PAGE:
Send an Email with a Brief Survey (Day 1)

  • Make sure the email is personal. Use a template, but don’t just copy and paste the entire email each time.
  • Include a link to your church’s website and Facebook page/group (if you have them).
  • Take an informal survey. There are a lot of online survey tools for creating simple surveys. Ask for some feedback from your guests. What did they notice about the church first? What did they enjoy about the services?

Make a Phone Call (Day 2)

  • Find a volunteer from your church to call your first-time visitors from Sunday. Make sure they’re friendly and comfortable talking on the phone.
  • Thank them for visiting, answer any questions they might have, and ask if they have any prayer requests.
  • If given the opportunity, you can even pray over the phone with them.

Send a Personal Letter and a Gift (Day 3)

  • Send out a personal letter from your church. It should read like a greeting card, not a business letter.
  • Keep this letter short and to-the-point. Don’t put information on every ministry in your church. Just thank them for visiting and choose one next step for them to take. Maybe a small group or a new member’s class. Choose the next step that works for your church and encourage every visitor in that direction.
  • Include a small gift from your church. Gift cards are the easiest option here. You can just throw in a $5 Starbucks card or gas card.

Schedule a Visit (Day 5-7)

This is probably the only optional part of this follow-up process. It used to be very common for churches to make personal visits on every first-time visitor. It was even common for these visits to be unannounced. Today, that’s not always a good idea in every community. It’s just really important for you to know the people in your area.

If your visitors are open to a personal visit and if they give you permission to stop by, you should definitely take that opportunity.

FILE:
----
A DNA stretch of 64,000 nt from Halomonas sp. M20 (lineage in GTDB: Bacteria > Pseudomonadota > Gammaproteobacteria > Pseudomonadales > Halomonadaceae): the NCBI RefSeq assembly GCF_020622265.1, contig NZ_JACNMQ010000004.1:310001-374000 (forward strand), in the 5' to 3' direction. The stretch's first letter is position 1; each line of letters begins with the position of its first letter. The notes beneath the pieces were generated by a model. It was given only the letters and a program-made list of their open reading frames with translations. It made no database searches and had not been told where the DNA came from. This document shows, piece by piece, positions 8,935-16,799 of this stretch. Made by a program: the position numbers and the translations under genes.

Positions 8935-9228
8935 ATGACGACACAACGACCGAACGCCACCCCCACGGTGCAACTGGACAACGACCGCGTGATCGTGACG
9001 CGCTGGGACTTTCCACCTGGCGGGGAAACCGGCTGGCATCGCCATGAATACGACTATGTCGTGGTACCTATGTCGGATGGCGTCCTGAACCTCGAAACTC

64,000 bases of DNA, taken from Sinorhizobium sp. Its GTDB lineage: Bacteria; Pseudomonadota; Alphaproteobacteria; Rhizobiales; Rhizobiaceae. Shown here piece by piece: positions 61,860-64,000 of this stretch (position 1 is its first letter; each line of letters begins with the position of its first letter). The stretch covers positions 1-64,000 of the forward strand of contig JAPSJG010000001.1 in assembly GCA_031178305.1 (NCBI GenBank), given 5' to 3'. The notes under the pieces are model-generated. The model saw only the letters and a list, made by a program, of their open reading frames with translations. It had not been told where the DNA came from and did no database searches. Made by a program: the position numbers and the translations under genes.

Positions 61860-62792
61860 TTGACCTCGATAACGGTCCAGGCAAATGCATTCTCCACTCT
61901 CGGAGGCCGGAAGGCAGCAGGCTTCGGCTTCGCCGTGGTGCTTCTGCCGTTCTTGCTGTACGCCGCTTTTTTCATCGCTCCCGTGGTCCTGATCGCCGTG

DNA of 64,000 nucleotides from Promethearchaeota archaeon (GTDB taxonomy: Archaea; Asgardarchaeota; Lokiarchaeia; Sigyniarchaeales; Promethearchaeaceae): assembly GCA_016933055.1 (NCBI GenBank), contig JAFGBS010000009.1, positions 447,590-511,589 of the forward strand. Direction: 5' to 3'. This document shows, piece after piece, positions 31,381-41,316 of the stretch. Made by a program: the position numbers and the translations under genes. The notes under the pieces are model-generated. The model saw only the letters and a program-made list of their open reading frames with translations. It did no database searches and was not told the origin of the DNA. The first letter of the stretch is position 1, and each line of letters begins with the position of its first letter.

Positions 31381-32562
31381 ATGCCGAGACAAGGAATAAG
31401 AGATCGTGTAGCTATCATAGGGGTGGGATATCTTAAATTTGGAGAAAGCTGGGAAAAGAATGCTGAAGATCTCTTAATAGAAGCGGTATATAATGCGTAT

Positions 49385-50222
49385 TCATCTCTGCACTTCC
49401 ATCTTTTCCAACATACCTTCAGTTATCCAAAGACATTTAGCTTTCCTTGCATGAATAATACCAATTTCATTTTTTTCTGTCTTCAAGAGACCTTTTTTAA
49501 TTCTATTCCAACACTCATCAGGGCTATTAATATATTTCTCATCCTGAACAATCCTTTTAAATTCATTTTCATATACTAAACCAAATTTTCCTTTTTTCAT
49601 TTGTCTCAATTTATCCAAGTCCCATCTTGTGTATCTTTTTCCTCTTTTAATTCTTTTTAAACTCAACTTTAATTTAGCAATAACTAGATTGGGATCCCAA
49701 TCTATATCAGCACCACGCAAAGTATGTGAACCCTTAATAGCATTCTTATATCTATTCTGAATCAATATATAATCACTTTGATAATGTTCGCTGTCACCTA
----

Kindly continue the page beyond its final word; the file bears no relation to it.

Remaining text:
• Thank them for coming, answer any questions they might have, and offer again to pray with them.
  • If they’re not up for a visit at the house, meet up at a local coffee shop or restaurant.
  • Bring a gift from the church with you. Maybe a pie from a local bakery or a tumbler with your church logo on it.

Conclusion

God is at work in your church and your community. Are you praying that God would send visitors to your church? Are you expecting them to come?

Think through the process at your church. Do you have clearly defined steps for identifying and engaging with visitors? Have you assigned ushers or greeters to help you welcome new people? Have they been trained on how to welcome and direct first-time guests? Do they know where to find visitor cards?

There’s a lot that goes into making your first-time guests feel welcome. A good first step might be to re-think your visitor card. If you’re looking to upgrade your design, you should definitely check out the great church visitor card designs at ProChurch. With their online editor, you can choose a style, add your church info, and place a print order in minutes.

Make it easy for your visitors to connect with your church.